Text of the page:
In come cases where a layer of material with a lesser melting point temperature is to be bonded to the sandwich structure, it is possible to fabricate the component using a polymeric film having a lower melting point temperature as the adhesive. In that case, a core may be pre-fabricated and commingled skins and/or polymeric films having components with lower melting point temperatures be used to form the sandwich structure. For example, polyetherimide or polyphenylene sulfide films have processing temperatures approximately 100° F. to 150° F. lower than the processing temperature for polyetheretherketone
In the preferred embodiment of the process in forming a hybrid sandwich structure, as shown in FIG. 2, the first step 100 is to mix the core materials 24 together thoroughly to form a substantially homogeneous mixture. As earlier stated, the core materials 24 will include a raw polymer, in this case polyetheretherketone, and may also include any number of additives, reinforcers and/or blowing agents. In the preferred embodiment, a blowing or foaming agent will be used to assist in consolidation of the structure and impregnation of the dry fabrics 28, 30.
The next step 110 is to provide the mold 20 having the cavity 18. The mold 20 should be of a design which will allow placement of all required materials therein for a one-step heating cycle in-situ fabrication and will also result in a near net shaped structure so that secondary operations may be avoided or minimized.
A first ceramic layer 44 is then placed, as step 120, in the bottom of the cavity 18 of the mold 20. A first polyetheretherketone thermoplastic film 40 is placed, as step 130, on top of the ceramic layer 44. In this example polyetheretherketone film is used as it is the same as the polymer used in the core materials 24. It should be understood, however, that using the same base polymer in the film and the core is not a requirement. The polymeric films, which will be used to adhere the multiple layers and for impregnating dry fabric should have a melting point temperature around or less than the core material's polymer's melting point temperature.
Thereafter, as step 140, a first metallic layer 36 is placed on the polyetheretherketone film 40. Another polyetheretherketone thermoplastic film 32 is placed on the metallic layer 36 and a dry fabric 28 is placed on the second thermoplastic film 32 as steps 150 and 160. As the next step 170, the core materials 24 are then placed in the cavity 18 of the mold 20 and on top of the dry fabric 28.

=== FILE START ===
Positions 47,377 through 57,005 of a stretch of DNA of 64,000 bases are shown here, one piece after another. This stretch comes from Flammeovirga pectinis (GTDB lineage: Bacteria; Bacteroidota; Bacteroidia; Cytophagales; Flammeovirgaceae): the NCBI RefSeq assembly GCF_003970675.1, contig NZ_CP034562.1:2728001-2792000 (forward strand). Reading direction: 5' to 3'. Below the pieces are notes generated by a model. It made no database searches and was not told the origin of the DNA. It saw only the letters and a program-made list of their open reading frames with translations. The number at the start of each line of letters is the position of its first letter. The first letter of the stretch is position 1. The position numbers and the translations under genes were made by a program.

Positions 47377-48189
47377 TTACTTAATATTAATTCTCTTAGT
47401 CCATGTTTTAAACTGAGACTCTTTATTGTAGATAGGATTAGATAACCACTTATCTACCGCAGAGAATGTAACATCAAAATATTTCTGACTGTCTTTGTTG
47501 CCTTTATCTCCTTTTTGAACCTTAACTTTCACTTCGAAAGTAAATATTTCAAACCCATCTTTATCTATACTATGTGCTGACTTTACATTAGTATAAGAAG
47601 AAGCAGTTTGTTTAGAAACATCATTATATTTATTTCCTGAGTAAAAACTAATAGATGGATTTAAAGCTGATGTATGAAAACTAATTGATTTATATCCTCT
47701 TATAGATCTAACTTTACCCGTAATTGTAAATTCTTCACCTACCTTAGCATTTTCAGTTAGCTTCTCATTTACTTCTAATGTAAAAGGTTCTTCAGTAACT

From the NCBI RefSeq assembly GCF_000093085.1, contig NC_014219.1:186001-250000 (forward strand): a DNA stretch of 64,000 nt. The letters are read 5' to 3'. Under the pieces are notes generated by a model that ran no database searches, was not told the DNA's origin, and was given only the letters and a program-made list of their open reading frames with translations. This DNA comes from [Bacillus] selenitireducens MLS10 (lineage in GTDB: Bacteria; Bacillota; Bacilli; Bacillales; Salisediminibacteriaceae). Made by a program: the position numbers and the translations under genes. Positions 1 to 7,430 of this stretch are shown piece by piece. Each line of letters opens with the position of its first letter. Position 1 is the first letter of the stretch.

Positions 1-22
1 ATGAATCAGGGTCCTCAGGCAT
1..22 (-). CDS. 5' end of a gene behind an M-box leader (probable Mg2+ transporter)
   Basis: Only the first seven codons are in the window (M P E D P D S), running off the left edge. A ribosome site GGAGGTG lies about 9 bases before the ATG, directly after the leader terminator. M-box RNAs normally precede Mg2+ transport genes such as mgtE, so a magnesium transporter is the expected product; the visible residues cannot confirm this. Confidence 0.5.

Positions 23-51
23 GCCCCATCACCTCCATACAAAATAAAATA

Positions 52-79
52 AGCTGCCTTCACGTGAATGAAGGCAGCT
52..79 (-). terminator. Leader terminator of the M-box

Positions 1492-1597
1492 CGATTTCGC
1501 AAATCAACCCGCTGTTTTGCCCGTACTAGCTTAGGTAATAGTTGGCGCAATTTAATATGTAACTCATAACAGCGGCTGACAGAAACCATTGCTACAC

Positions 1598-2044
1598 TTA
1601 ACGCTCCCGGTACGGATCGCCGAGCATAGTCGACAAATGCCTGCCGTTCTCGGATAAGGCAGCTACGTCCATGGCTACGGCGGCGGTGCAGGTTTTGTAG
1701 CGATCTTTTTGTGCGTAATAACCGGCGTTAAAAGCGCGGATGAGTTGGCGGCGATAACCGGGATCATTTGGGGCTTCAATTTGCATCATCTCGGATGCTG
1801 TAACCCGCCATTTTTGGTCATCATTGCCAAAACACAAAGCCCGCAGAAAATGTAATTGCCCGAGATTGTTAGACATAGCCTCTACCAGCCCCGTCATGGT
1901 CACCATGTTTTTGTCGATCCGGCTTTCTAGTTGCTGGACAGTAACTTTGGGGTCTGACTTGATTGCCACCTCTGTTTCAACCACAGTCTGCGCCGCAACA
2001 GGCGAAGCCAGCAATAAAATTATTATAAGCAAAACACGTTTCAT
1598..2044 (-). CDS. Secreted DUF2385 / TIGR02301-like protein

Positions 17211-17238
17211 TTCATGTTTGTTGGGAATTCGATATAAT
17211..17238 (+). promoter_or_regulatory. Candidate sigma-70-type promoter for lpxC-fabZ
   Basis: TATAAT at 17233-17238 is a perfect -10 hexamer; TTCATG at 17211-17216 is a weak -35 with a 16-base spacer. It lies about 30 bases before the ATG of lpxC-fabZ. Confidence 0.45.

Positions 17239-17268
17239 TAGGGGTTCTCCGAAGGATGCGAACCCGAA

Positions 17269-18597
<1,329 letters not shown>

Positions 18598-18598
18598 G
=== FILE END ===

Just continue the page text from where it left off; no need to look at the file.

The next step 180 is to place a second dry fabric 30, a third thermoplastic film 34, a second metallic layer 38, a fourth thermoplastic film 42, and a second ceramic layer 46, in order, on the core materials 24.
The contents of the mold 20 are then subjected to a heating step 190 so that the core's polymer and films 32, 34, 40, 42, melt, thereby consolidating the structure, impregnating the dry fabrics 28, 30 and causing the foaming agent in the core materials 24 to decompose to produce internal pressure to assist in the consolidation of the structure and impregnation of the fabrics 28, 30. For polyetheretherketone, the processing temperature is approximately 750° F. Finally, the mold's contents are then allowed to cool, as step 200.
This process results in a structure having strong interlayer bonds by avoiding the use of adhesives such as epoxies. In the preferred embodiment, a one resin system is used so that the characteristics of the structure will be more uniform.
The core of the structure, which may be a foamed core, may be fabricated prior to the process, and inserted into the mold 20, instead of the raw core materials 24.
The one-step consolidation is superior to other processes as there are no or at least minimal secondary operations necessary after the one-step in-situ fabrication or, in other words, the structure formed is characterized by an absence of any requirement for any substantial secondary operations. Further, this process allows for a higher production rate as the formed structure may be removed from the mold and the process begun again immediately thereafter. Also, the process allows for the easier custom design of structures, as the cavity 18 of the mold 20 may be designed for forming complex shaped structures. The process also results in savings in avoiding the use of expensive commingled fabrics in that dry fabrics can be impregnated during the one-step in-situ fabrication.